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Gerardo Castillo Ceballos, Professor of the School of Education and Psychology of the University of Navarra
No to homework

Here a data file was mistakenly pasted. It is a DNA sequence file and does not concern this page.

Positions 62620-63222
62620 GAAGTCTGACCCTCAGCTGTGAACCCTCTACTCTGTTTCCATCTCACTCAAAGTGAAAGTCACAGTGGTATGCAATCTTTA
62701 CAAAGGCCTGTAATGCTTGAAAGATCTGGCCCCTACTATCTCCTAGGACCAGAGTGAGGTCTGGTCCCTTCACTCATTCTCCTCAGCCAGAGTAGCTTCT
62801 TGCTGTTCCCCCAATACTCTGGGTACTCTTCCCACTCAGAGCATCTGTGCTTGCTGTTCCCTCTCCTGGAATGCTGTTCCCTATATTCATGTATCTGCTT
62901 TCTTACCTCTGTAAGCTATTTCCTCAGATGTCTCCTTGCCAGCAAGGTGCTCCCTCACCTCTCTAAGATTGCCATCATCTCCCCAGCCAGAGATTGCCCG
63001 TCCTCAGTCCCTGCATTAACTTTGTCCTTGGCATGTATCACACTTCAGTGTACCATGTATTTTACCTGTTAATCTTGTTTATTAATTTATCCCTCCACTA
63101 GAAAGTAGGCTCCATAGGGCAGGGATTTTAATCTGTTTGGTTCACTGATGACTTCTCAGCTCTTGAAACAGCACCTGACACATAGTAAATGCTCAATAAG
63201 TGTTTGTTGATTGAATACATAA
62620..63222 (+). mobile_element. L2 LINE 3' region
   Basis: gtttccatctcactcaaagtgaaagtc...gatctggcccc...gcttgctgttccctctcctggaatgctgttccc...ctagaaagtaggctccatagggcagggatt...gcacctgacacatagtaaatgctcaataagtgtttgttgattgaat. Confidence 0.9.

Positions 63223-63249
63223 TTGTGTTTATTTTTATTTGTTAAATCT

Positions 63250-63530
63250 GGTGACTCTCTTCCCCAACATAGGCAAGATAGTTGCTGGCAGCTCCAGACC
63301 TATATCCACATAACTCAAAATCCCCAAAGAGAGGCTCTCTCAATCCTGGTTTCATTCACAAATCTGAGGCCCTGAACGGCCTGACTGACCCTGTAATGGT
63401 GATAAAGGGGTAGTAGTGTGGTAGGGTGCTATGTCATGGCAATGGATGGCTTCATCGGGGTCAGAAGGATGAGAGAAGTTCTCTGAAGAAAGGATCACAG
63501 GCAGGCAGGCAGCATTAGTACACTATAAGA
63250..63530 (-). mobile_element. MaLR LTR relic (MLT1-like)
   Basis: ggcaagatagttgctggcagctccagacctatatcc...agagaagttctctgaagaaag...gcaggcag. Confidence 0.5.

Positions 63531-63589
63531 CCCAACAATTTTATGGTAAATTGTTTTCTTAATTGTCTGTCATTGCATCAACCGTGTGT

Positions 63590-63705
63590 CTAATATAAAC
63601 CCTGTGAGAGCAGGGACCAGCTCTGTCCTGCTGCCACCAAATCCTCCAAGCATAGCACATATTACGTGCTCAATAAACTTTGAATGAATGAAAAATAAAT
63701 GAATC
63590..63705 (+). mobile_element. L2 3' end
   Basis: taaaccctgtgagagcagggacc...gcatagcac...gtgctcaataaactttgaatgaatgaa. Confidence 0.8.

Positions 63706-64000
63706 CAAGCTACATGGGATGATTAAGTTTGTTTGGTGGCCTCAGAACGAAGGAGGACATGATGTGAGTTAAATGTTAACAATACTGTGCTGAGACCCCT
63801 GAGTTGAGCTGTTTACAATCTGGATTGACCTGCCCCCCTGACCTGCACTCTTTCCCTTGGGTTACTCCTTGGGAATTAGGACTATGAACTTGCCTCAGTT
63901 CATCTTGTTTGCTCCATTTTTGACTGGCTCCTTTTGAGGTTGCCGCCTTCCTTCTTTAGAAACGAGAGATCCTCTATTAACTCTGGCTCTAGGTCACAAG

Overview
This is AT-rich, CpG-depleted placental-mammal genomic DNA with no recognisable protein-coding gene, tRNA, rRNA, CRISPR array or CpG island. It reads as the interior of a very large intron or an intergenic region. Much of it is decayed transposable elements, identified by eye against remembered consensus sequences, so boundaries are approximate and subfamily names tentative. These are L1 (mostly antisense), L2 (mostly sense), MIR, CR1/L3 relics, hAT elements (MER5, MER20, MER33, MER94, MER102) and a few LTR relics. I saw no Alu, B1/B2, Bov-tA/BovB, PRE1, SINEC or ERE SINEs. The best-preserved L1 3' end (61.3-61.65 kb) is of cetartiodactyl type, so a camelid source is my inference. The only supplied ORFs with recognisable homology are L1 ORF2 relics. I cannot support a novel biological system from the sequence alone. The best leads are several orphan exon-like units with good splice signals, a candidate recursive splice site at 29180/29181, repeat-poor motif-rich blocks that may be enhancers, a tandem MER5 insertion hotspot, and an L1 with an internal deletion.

I imagine that the mere reading of degree scroll of this opinion piece article will upset some parents: "Another progressive pundit undervaluing grades, leaving students helpless in a competitive society," they will think. Other parents will rejoice: "It's about time someone demystified the usefulness of homework." There is no consensus on the desirability and usefulness of homework. In my opinion, they have been ascribed unrealistic possibilities. Supposedly, they serve to create habits of autonomous work and manager, reinforce what has been learned at classroom, fill in the program of the different subjects and involve parents in their children's programs of study . If only this were true. These possibilities are educational goals of great value in themselves, but, in my long experience, they are fulfilled only in very few cases. I think they would be fulfilled more and better at another time and in another setting. The real status is the following: children who get up very early to leave home with their backpack or suitcase of books; who return very tired, after a minimum of six hours of class; that the mind and body ask for a truce so as not to do "more of the same" and rest, finally having a deserved and necessary free time for creative leisure (not for idleness), with playful, sporting, artistic, etc. activities. But, unfortunately, homework does not allow for truces. The usual thing is that each teacher assigns homework without coordination with the other teachers, so students can find themselves with an excessive load of work that can lead to study and school phobia. For some parents this is not a problem, because they mistakenly believe that the more they study, the more they learn, and that everything is not enough to be competitive in the future. According to a recent report prepared by the OECD, Spain is the fifth country with the highest homework load in a list of 38 nations. In addition, homework is the extracurricular activity to which children dedicate the most time. Is the family home usually a good place to study well? Experience shows that it is more difficult to concentrate than in a classroom or Library Services, because there is no silence and, in addition, one is exposed to many interruptions. Learning requires a minimum of continuity. The problems increase when the parents' criteria are different from those of the teachers. Another difficulty occurs when children have to do homework in an empty house; the absence of parents for reasons of work often induces children to turn on the TV and/or the "tablet" when they return from high school. Child psychiatrist Andrea Aguirre, from the Clínica Universidad de los Andes, maintains that "ideally, children should do all academic activities at high school. The time and space defined for learning and study should be centralized in the school, which is the place where children should apply what they have learned, and not take time away from spaces for rest, play and social relations. Several programs of study have proven that doing more and more homework or dedicating more hours to study in schedule after school does not mean that children learn more and better. The overload in this subject can generate stressed children, with somatizations that manifest themselves in physical pain, discouragement, anxiety and even school phobia". On the other hand, homework does not usually develop learning skills. The excessive burden of work homework is a clear symptom that learning in school time is not well planned. For example, if most classes consist of taking notes on the lessons dictated by teachers, there is no time left for study staff; on the other hand, if teachers do not explain everything, much time is gained for autonomous learning, and, moreover, in an environment that is more favorable for study than the home environment. Some teachers mistakenly believe that what they do not explain is not learned; also that in order to develop the whole program of the subject it is necessary to explain everything. In my long task of training of teachers I always include training them to convert some classes into "Directed Study". This way you get a lot of study time staff and the class is more internship; moreover the students learn to study with the guidance of the teacher. In each session the topic of the day is worked on; only the method changes. I think this approach leaves homework "out of the picture" unless it is reduced to recreational reading.